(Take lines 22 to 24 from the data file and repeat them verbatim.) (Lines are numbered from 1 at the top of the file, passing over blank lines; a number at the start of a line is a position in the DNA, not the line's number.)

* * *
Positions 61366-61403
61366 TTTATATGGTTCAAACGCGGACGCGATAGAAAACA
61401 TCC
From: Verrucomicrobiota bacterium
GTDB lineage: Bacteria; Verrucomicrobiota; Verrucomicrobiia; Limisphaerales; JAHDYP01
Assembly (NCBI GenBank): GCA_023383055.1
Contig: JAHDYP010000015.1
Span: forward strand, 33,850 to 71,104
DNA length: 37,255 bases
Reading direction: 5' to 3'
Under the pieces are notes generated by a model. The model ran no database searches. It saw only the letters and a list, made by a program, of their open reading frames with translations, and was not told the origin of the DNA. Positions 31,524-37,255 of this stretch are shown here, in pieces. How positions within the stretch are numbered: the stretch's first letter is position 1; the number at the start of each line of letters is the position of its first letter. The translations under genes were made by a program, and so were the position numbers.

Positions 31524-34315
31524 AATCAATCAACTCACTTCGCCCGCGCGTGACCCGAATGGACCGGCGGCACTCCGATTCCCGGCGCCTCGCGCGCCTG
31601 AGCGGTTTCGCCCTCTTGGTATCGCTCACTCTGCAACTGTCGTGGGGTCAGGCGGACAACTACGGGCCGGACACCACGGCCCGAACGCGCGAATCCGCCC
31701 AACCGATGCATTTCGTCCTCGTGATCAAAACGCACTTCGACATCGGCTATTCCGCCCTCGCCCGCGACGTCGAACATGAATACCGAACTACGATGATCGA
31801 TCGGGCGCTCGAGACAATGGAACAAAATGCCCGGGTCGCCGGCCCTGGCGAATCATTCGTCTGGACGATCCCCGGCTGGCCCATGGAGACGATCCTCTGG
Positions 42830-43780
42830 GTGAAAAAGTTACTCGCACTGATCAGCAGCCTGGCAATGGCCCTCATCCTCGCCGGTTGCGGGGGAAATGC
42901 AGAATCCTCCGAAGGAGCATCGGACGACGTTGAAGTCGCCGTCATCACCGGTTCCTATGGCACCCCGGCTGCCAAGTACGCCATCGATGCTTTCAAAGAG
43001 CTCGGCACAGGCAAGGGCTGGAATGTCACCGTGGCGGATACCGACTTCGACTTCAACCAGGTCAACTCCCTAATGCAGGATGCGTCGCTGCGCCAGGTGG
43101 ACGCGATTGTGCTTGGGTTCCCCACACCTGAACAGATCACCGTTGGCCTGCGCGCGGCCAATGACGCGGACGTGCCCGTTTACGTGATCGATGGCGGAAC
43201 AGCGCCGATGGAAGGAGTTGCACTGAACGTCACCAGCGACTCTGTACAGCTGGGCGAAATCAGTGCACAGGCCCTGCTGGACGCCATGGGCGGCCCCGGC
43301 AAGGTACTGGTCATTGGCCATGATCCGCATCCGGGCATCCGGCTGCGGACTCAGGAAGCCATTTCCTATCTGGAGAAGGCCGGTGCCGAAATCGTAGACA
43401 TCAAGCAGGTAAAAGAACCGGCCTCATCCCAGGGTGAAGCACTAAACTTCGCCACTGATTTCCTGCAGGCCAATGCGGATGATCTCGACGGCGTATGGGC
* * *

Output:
43201 AGCGCCGATGGAAGGAGTTGCACTGAACGTCACCAGCGACTCTGTACAGCTGGGCGAAATCAGTGCACAGGCCCTGCTGGACGCCATGGGCGGCCCCGGC
43301 AAGGTACTGGTCATTGGCCATGATCCGCATCCGGGCATCCGGCTGCGGACTCAGGAAGCCATTTCCTATCTGGAGAAGGCCGGTGCCGAAATCGTAGACA
43401 TCAAGCAGGTAAAAGAACCGGCCTCATCCCAGGGTGAAGCACTAAACTTCGCCACTGATTTCCTGCAGGCCAATGCGGATGATCTCGACGGCGTATGGGC